The crypto industry is bracing itself for regulation as it nears the financial mainstream. Smart regulation and better technology for the storage of digital assets can rebuild trust in crypto and fuel growth ‒ without sacrificing the founders’ idealism and innovation.

It happens to almost every new technology. Idealistic tech libertarians create technology that upends industries and centuries-old business practices. People make a lot of money from the technology. People make grandiose claims about the technology’s potential for humans.

The technology develops rapidly. The traditional media gets excited about it. Some people make a lot of money from it. Meanwhile, there are worries about the security of the technology and how some people (criminals, hackers) are using it for nefarious activities.

A debate begins about how the technology should be regulated. The people and companies who developed the technology squabble over how it should be regulated and technological standards that would make it easier and more secure to use on a large scale. The squabbling prevents the technology from achieving its potential. Critics dismiss it as a bubble.

This is happening to the crypto industry and the blockchains it runs on. There are concerns over its security ($1.1 billion worth of cryptocurrency was stolen in the first half of 2018, according to cybersecurity company Carbon Black), it’s lack of regulation and clunky procedures for storing digital assets (cold storage) are undermining crypto’s reputation.

These worries are scaring off some institutional investors and trading exchanges.

These trust issues are ironic given that it is often described as something that can increase trust in business transactions and democratise finance and our economies.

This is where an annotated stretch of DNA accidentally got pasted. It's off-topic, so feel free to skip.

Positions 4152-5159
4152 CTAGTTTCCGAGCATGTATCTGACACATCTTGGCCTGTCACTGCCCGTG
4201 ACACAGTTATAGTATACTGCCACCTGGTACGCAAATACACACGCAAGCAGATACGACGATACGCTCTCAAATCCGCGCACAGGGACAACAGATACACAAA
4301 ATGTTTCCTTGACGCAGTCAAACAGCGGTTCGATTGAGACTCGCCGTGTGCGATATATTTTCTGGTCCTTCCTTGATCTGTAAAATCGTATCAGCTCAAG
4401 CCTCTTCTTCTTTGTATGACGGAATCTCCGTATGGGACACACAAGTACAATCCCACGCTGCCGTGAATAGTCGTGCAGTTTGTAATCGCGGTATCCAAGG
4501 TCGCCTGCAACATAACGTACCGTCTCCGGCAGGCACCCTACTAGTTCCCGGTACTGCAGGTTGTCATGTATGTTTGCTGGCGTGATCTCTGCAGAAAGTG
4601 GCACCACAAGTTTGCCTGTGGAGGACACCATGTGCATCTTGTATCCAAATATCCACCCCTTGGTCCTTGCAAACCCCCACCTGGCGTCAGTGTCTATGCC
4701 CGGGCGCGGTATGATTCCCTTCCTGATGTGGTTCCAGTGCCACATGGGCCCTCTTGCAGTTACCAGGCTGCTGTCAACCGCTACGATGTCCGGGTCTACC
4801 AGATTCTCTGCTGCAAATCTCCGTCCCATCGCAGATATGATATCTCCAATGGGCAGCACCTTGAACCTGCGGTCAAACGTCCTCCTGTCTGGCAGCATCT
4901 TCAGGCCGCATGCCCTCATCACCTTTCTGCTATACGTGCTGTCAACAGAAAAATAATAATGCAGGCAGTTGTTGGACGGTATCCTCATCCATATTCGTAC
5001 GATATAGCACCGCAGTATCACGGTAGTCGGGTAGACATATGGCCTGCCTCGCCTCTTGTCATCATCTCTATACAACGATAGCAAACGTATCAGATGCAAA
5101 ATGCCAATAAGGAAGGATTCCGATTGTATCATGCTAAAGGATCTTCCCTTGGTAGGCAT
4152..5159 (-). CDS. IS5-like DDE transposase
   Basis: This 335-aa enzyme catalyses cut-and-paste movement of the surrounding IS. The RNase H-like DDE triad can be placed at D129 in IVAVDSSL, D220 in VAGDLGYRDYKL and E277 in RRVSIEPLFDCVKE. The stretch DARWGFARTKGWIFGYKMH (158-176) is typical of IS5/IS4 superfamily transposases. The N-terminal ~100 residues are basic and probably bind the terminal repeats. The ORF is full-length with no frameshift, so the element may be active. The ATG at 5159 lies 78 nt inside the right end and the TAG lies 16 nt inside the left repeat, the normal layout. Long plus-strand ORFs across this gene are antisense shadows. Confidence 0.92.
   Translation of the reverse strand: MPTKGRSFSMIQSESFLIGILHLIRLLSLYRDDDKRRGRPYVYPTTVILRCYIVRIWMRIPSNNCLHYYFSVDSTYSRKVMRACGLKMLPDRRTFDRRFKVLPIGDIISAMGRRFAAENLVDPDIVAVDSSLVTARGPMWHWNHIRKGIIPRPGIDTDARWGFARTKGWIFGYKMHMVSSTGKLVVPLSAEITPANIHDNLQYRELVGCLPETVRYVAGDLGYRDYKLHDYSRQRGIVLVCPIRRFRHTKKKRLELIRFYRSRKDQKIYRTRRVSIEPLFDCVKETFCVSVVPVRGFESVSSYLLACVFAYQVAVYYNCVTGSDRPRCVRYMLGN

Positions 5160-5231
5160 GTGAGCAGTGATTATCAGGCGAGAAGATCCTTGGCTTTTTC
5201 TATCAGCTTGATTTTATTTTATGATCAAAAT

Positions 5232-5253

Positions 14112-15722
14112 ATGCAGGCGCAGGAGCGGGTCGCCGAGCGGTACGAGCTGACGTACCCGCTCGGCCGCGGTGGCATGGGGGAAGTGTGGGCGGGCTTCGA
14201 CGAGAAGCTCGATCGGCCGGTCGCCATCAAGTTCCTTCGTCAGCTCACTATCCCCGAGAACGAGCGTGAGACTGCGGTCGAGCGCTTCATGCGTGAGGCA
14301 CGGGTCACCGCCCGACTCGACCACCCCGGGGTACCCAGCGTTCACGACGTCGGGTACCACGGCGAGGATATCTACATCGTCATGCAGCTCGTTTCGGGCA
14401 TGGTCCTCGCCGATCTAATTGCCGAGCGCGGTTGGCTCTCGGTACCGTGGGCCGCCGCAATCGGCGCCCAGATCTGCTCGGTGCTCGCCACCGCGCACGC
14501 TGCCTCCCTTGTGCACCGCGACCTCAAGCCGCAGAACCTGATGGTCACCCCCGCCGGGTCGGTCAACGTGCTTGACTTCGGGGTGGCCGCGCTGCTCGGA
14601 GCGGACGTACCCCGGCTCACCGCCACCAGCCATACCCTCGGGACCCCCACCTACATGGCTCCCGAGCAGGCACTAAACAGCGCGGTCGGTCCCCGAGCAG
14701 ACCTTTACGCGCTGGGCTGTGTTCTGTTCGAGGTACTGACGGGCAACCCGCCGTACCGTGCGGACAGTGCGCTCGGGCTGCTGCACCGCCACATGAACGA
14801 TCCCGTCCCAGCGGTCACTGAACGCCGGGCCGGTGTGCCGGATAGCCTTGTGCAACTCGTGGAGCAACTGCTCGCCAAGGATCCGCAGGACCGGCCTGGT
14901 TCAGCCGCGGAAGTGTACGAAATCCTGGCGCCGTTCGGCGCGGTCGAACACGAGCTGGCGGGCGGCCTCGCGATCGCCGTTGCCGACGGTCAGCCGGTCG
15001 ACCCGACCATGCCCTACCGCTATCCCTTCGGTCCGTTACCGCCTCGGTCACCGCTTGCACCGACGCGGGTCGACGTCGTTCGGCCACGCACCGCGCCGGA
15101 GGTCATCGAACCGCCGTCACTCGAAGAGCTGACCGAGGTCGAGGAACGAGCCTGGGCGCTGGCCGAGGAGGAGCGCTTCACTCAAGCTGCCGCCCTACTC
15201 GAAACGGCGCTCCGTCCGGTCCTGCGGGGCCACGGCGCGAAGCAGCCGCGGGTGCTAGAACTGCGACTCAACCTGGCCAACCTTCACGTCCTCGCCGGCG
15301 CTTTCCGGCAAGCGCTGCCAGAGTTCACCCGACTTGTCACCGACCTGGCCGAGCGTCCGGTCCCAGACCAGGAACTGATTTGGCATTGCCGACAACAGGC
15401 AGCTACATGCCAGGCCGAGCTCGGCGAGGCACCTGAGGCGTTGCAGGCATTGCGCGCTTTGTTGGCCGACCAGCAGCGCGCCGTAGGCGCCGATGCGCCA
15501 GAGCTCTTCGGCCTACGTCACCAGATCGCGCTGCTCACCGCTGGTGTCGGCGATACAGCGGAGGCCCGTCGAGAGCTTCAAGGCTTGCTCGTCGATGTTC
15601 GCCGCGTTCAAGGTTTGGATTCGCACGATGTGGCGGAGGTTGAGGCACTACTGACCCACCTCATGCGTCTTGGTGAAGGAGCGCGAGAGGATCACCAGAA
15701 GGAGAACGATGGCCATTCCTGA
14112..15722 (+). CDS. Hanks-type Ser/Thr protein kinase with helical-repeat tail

Perhaps the biggest attraction of crypto currencies and blockchain is that (in theory) you have an indelible record of a transaction, held by all parties involved. You trust the transactions because they can’t be challenged or rejected. (Or “non-repudiation” in industry speak.)

You don’t need to trust a single financial institution, which holds the records of a transaction, because everyone involved in the transaction has their own record of the transaction, in a decentralised computer network.

This simplicity and openness of crypto/blockchain has been compared to double-entry book-keeping (whereby every financial transaction, a debit or credit, has an equal and opposite), that was invented in the late fifteenth century by a Franciscan friar and mathematician.

Crypto technology and blockchain can improve on this system, which has been universally used for more than 500 years. It can do this by creating what cryptographer Ian Grigg has described as “triple-entry book-keeping” − one entry on the debit side, another for the credit, and a third into an immutable, undisputed, shared ledger.

This decentralised accounting could drastically “reduce the cost of trust” and create a “new way to structure economic organizations”, according to authors Michael J. Casey and Paul Vigna.

As traditional financial institutions enter the crypto market, how should the industry be regulated? Should the pioneers of the technology accept that regulation is inevitable and try to shape future regulations? Or fight it? How can technology restore trust in the crypto industry?

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The debate about whether and how the crypto industry should be regulated is often heated. The matter is also complex, given the algorithmic complexity of blockchain and the different permutations of crypto networks.